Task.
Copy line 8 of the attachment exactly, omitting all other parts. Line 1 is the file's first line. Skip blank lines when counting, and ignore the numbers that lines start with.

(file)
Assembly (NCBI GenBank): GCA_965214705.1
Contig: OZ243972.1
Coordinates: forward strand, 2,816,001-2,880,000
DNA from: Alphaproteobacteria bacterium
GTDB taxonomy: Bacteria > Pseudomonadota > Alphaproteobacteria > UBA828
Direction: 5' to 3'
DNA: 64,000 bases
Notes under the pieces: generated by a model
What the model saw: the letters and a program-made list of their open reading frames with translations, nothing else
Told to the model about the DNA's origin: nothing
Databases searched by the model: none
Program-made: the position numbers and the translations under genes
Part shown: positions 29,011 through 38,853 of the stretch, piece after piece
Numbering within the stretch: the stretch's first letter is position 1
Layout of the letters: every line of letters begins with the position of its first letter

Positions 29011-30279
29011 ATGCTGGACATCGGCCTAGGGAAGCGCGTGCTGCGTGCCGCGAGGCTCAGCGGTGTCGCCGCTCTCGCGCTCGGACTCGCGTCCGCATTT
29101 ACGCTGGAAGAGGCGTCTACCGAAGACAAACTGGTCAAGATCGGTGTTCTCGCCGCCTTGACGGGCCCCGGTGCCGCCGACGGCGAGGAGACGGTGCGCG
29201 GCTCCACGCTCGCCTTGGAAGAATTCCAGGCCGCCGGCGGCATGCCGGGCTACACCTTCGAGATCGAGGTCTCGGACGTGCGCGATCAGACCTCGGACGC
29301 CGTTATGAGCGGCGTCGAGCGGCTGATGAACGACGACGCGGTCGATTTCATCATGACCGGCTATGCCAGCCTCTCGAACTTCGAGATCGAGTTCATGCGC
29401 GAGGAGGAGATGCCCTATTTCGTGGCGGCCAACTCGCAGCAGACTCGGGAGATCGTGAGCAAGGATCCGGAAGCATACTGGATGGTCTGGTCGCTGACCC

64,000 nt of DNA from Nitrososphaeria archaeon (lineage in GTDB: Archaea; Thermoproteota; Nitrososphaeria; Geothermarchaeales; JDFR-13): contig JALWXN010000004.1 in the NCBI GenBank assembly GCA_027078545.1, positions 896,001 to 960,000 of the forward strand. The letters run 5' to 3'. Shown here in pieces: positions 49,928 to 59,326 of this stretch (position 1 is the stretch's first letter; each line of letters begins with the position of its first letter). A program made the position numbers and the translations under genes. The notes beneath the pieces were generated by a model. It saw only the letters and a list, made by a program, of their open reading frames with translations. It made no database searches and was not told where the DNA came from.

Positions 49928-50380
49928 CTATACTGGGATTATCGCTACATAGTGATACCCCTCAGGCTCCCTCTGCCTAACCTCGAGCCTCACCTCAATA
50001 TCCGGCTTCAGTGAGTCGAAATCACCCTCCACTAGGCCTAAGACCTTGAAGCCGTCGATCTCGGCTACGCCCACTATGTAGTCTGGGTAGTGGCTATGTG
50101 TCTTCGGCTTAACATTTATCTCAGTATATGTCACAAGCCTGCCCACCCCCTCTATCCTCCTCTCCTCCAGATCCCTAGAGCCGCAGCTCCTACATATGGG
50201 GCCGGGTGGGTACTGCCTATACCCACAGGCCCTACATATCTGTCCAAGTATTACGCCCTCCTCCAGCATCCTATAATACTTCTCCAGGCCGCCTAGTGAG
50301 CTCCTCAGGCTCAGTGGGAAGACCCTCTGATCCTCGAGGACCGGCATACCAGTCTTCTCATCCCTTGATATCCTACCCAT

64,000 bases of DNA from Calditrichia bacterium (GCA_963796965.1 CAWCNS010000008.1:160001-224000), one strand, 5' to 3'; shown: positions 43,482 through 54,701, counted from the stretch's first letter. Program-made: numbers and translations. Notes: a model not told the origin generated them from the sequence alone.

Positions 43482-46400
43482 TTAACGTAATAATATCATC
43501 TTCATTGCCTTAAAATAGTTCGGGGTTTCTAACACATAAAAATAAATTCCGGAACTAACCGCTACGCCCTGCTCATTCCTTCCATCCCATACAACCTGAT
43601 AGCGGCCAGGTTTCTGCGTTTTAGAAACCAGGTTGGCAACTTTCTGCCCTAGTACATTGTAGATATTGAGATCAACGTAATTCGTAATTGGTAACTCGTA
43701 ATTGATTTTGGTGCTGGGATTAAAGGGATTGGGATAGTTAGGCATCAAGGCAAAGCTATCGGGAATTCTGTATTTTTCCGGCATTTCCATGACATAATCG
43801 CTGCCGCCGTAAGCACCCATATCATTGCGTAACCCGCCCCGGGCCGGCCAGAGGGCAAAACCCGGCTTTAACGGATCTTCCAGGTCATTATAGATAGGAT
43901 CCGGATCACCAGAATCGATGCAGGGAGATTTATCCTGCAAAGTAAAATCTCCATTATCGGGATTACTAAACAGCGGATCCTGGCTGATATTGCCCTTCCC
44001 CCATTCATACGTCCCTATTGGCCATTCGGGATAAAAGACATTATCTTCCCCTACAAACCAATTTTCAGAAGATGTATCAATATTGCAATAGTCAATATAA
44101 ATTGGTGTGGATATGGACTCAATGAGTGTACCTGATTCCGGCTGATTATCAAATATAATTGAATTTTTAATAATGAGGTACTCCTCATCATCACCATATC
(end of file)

Notes under the pieces: generated by a model